Any team – in a boat, on stage, in the Fab Lab - is defined by shared commitment over time. Being a teammate (a true teammate) is a decision; a decision made daily - minute by minute. A coach, director, conductor or teacher can invite you to join a team, but an invitation is only that. The follow through on your part requires a commitment – to your teammates, castmates, bandmates and classmates. To whomever you commit to stand beside and whatever you commit to stand for.
In my universe, calling someone a teammate is one of the highest honors you can bestow on a person. Counting on and being counted upon by a teammate is the contract, both spoken and unspoken, that each member of a team agrees to when they commit to being part of something bigger than themselves. That commitment will be tested and rewarded – through challenges, which allow teammates to find strength and support in one other; in celebrations, which galvanize a group that has sacrificed, both individually and collectively, to stay together; and with choices made each day – tiny choices about being on time and being prepared, and bigger choices – that define your commitment to your team.
Commitment is not easy. Commitment is not always convenient. When it comes to TEAM, there are no levels of commitment. You either commit or you don’t. And that commitment demonstrates (screams!) how much you care about the team.
Teams don’t just happen. TEAM is hard.
...losing can forge or fracture a team.
As a teammate, you agree to uphold your end. That covenant is powerful but fragile and totally conditional. Teammates have responsibilities to the team, the coaches and one another. Those responsibilities must be met. Fall short of those, and you will be held accountable and your position on the team, as a teammate – may be in jeopardy. Being a teammate is an ALL IN, RELENTLESS commitment.
I still visit with and speak to a few of my college teammates – Chris, Seth and Jeremy. We feel like family – we were all in each other’s weddings, we have celebrated the births of our children together, given support through a divorce and mourned the loss of loved ones. We are the closest of friends (Chris and I are often mistaken for brothers), but we were TEAMMATES first. We were fortunate to commit to the same team at the same time and have now, continued to share that mutual commitment over time.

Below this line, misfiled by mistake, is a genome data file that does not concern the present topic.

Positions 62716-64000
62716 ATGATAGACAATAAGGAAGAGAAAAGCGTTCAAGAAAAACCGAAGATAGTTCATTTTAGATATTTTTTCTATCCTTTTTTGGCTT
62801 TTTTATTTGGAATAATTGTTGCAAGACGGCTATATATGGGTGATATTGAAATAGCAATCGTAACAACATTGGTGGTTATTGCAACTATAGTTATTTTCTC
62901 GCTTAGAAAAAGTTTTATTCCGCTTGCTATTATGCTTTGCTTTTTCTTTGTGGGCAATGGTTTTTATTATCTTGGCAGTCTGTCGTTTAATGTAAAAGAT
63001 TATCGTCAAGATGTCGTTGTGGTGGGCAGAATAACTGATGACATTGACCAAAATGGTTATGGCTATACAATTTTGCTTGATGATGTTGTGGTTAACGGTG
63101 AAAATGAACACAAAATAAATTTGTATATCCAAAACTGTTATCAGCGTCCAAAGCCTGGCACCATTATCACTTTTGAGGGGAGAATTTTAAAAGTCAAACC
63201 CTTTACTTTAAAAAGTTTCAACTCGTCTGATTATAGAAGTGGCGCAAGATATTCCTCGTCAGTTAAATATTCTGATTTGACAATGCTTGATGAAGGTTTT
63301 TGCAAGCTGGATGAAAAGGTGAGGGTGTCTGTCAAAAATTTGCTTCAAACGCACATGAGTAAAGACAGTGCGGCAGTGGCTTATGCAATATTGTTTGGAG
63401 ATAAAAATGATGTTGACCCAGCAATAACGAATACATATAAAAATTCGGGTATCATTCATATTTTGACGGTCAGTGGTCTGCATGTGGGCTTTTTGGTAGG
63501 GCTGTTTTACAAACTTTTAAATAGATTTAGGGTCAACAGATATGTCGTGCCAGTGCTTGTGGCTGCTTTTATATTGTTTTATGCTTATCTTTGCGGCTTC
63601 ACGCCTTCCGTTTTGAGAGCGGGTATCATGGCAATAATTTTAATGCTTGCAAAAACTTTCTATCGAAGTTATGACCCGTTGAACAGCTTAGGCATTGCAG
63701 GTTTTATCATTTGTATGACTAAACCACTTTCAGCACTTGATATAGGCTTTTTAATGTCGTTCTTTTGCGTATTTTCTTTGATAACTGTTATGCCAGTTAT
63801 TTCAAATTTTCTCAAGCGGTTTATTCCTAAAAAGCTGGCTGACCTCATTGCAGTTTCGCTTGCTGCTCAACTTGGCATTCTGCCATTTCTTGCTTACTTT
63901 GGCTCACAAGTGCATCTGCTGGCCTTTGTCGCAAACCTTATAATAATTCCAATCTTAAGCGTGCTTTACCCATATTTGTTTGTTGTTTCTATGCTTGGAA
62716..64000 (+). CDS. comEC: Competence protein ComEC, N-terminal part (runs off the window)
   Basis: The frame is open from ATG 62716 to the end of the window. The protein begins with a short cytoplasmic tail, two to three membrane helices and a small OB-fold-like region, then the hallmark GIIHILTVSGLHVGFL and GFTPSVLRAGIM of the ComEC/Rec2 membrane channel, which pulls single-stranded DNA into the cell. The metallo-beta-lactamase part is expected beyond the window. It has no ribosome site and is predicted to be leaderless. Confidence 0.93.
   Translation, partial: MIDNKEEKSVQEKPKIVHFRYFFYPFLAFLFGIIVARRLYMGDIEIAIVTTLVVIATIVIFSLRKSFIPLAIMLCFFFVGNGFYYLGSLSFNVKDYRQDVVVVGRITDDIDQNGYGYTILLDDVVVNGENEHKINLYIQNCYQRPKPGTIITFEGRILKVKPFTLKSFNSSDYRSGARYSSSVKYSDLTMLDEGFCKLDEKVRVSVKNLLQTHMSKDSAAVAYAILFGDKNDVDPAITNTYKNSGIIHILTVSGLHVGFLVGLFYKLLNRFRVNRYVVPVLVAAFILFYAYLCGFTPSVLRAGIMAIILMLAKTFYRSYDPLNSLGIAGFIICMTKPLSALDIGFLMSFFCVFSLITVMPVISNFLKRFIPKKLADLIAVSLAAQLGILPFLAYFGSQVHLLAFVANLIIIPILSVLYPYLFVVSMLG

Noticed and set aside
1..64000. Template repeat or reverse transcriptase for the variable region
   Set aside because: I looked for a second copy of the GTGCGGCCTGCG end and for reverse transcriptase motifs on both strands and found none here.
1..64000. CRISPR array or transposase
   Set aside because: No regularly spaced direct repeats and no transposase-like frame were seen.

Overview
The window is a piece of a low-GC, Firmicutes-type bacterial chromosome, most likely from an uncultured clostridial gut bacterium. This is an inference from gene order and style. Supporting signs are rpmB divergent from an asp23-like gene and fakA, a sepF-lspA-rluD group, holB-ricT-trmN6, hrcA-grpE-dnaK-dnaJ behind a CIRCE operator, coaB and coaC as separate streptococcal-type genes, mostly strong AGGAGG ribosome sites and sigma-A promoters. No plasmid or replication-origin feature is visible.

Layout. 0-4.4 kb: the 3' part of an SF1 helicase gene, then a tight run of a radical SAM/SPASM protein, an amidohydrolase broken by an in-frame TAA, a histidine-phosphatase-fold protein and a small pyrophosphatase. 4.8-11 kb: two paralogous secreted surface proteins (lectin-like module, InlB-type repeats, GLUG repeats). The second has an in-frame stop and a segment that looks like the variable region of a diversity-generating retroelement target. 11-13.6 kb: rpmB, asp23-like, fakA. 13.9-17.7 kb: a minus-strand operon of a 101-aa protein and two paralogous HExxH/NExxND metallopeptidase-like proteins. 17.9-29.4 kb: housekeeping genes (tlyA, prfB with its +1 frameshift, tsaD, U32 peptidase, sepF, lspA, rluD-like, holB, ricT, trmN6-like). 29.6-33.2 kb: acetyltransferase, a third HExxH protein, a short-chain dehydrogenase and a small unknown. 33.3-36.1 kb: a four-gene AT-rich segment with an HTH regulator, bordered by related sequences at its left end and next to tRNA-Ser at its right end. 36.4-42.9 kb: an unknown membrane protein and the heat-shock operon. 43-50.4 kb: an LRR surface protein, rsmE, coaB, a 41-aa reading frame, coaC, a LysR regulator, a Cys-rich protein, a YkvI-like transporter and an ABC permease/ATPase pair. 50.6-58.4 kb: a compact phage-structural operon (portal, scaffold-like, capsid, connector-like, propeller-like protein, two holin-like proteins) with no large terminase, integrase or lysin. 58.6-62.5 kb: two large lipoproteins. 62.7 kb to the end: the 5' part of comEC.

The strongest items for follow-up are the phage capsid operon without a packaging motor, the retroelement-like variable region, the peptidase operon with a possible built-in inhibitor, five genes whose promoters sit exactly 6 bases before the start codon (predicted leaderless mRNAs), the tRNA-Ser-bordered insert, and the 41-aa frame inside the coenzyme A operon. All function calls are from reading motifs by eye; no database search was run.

At Peddie, in this special community, I have found and pursued my life’s purpose: to build and be a part of teams. I get to do that in both the College Office and on the court; with my fellow faculty and with my counseling and coaching colleagues. Every morning, I try to renew my commitment to each of my teams with daily and deliberate decisions that demonstrate how much I care: about each of my teammates and the team we share together.
Finally, back to SI’s Chris Ballard:
“Week by week, the Streak grew: 27, 30, 32, 34. Even during those dark days, the team remained close. Haverford might not have been a big-time program, but its players possessed something that players at most big-time programs don’t: genuine affection for each other. They came from an array of backgrounds – sons, of pastors, Coca-Cola distributors, small-town teachers and big-city professors, but they were all smart. All committed, to a degree they would later marvel at.”
Good luck finding your team. Then commit.